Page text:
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Summary

If you try to assassinate your boss – even though brainwashed at the time – you must pay the price. To redeem himself James Bond is sent to kill one of the most lethal hitmen in the world… Paco ‘Pistols’ Scaramanga.

In the sultry heat of Jamaica, 007 infiltrates his target’s criminal cooperative – only to find that Scaramanga’s bullets are laced with snake venom. When the end comes, every shot will count.

Includes an exclusive bonus interview with Sir Kenneth Branagh.

Ian Fleming was born in London in 1908. He was educated at Eton and worked as a journalist in Moscow and a banker and stockbroker in London before becoming personal assistant to the Director of Naval Intelligence during the Second World War. He wrote his first Bond novel, Casino Royale, in 1952 at Goldeneye, his home in Jamaica. Since then James Bond has gone on to become a global phenomenon.

Sir Kenneth Branagh is one of the UK’s most successful actors and directors in film, TV and theatre. In addition to his acclaimed cinema adaptations of Shakespeare’s plays, he has also directed and/or acted in films such as My Week with Marilyn, Thor and Jack Ryan: Shadow Recruit. He has had huge TV success with his BAFTA-winning portrayal of Wallander and has received five Academy Award nominations in five different categories.

©1965 Ian Fleming Publications Ltd (P)2013 Ian Fleming Publications Ltd. © AudioGO Ltd, 2012. James Bond and 007 are registered trademarks of Danjaq LLC, used under licence by Ian Fleming Publications Ltd.

Critic reviews

"A gory, glittering saga…the James Bond spirit soars on." ( New York Times)
"Fleming keeps you riveted." ( Sunday Telegraph)
"For those who like to escape to Bondsville, the old boom-town hasn’t changed a scrap." ( Listener)
"Bond and Fleming were fun. They entertained, sometimes mildly, often grandly – but always consistently. Life will be less interesting without them." ( Associated Press)
"The most forceful and driving writer." (Raymond Chandler)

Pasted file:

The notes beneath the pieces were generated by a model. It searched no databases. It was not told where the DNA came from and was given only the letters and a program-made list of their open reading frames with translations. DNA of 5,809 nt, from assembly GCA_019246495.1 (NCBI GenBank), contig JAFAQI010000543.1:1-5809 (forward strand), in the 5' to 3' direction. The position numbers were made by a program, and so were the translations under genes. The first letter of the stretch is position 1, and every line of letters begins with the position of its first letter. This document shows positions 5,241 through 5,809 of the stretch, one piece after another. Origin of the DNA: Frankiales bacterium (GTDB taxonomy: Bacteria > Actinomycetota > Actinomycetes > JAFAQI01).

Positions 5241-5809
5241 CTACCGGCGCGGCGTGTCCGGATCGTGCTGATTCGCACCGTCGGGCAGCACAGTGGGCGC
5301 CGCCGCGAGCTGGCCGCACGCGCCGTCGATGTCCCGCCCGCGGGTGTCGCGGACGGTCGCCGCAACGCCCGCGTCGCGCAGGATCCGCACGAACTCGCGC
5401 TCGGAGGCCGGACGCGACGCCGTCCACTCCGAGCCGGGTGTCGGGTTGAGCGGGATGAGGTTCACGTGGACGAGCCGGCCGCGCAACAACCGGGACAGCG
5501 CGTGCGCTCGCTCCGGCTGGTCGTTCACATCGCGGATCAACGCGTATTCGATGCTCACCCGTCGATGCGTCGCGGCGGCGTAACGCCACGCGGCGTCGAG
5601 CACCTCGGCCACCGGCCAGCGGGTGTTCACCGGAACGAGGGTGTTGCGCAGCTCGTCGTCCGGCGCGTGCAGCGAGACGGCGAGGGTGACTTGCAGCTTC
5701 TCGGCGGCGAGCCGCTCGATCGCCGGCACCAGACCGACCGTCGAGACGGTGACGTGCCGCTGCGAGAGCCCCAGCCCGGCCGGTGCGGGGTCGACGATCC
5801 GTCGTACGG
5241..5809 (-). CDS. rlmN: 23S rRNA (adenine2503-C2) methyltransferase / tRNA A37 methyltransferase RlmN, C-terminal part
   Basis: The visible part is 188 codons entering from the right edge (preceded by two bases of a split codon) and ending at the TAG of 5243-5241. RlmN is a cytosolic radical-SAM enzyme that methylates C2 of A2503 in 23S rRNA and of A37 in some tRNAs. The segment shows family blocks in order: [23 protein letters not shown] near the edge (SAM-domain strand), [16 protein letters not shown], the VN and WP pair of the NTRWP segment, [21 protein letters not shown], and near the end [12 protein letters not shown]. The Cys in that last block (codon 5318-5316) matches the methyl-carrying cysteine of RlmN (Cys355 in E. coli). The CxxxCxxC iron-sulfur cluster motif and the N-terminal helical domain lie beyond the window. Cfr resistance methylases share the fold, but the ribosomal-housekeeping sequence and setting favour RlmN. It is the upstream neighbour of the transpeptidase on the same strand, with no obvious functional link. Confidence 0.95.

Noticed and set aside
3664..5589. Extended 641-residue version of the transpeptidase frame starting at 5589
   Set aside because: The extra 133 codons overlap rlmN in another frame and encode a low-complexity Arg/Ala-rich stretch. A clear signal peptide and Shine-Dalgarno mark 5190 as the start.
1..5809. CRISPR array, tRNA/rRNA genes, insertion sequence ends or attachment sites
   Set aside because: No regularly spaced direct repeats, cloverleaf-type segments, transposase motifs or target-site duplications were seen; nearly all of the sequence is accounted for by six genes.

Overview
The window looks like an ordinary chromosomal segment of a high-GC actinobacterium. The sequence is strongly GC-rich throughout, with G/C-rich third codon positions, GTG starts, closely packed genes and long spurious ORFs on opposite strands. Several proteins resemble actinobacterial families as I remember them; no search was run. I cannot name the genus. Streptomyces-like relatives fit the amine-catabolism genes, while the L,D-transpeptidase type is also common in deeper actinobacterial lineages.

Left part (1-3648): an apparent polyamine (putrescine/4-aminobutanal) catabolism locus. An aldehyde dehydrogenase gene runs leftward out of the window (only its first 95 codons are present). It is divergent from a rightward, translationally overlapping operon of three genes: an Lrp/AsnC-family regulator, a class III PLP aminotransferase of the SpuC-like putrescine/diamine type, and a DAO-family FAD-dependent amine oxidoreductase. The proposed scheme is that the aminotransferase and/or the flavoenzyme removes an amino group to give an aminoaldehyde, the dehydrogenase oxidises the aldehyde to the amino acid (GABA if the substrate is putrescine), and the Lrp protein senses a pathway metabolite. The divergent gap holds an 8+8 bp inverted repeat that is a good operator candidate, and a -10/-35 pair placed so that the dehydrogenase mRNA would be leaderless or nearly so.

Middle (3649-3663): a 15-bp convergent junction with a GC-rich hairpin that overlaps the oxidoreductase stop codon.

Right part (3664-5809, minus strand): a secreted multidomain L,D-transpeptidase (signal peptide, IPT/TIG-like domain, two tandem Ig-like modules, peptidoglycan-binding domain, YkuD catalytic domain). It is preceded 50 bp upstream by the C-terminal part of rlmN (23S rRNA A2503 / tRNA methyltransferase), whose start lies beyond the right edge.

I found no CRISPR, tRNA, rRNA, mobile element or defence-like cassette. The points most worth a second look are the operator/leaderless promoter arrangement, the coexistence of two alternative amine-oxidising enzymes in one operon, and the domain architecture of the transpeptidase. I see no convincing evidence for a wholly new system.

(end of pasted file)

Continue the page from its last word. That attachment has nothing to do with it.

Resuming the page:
What listeners say about The Man with the Golden Gun (with Interview)

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  • Overall
    5 out of 5 stars

Great listen

Kenneth Branagh narrates this story beautifully with voice characterisation that fit the characters to a T.

5 people found this helpful

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    5 out of 5 stars
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Great Story and really well narrated

Generally I am not a fan of Kenneth Branagh. My image of him is coloured by the egocentric character Gilderoy Lockhart he played in the Harry Potter films and the over the top performance in Dunkirk. However as a narrator of audio books he is in the Stephen Fry class. I have listened to several Bond novels as audiobooks and this is by far the best narration. Branagh is able to seamlessly drop from the neutral observer voice to character voices including the female character Goodnight. Great performance - strongly recommend.

5 people found this helpful

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    5 out of 5 stars
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    5 out of 5 stars

Knockout

Excellent reading of this James Bond classic. Not been drawn to Branagh as a TV actor but his reading of this book is top notch including his character voices & Bond himself. Respect due. OTOH One minor criticism I have of the Bond books in general is the Texan character Felix Leiter. He's always popping up in the Bond books & Bond & he are supposed to be great mates. Yet there is little in his portrayal to make him seem an interesting character. Nor anything in the dialogue between him and Bond to substantiate the idea that they are real friends. Right, got that off my chest then!

3 people found this helpful

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    4 out of 5 stars
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    4 out of 5 stars

A dark exposition of life lived at the edge

The screenplay of the film is vastly different from Fleming’s novel and while the film is great fun, the book offers a much darker and deeper insight into the mind of Bond and his opponent. The characterisations are only somewhat overblown and we discover a thoughtful Bond, one who is capable of contemplating his own mortality. In this book he doesn’t just take risks, he manages them. The interplay between himself and Scaramanga is complex and for the reader, enjoyable. Branagh reads wonderfully and I really loved the laid-back menace he brings to Scaramanga’s character.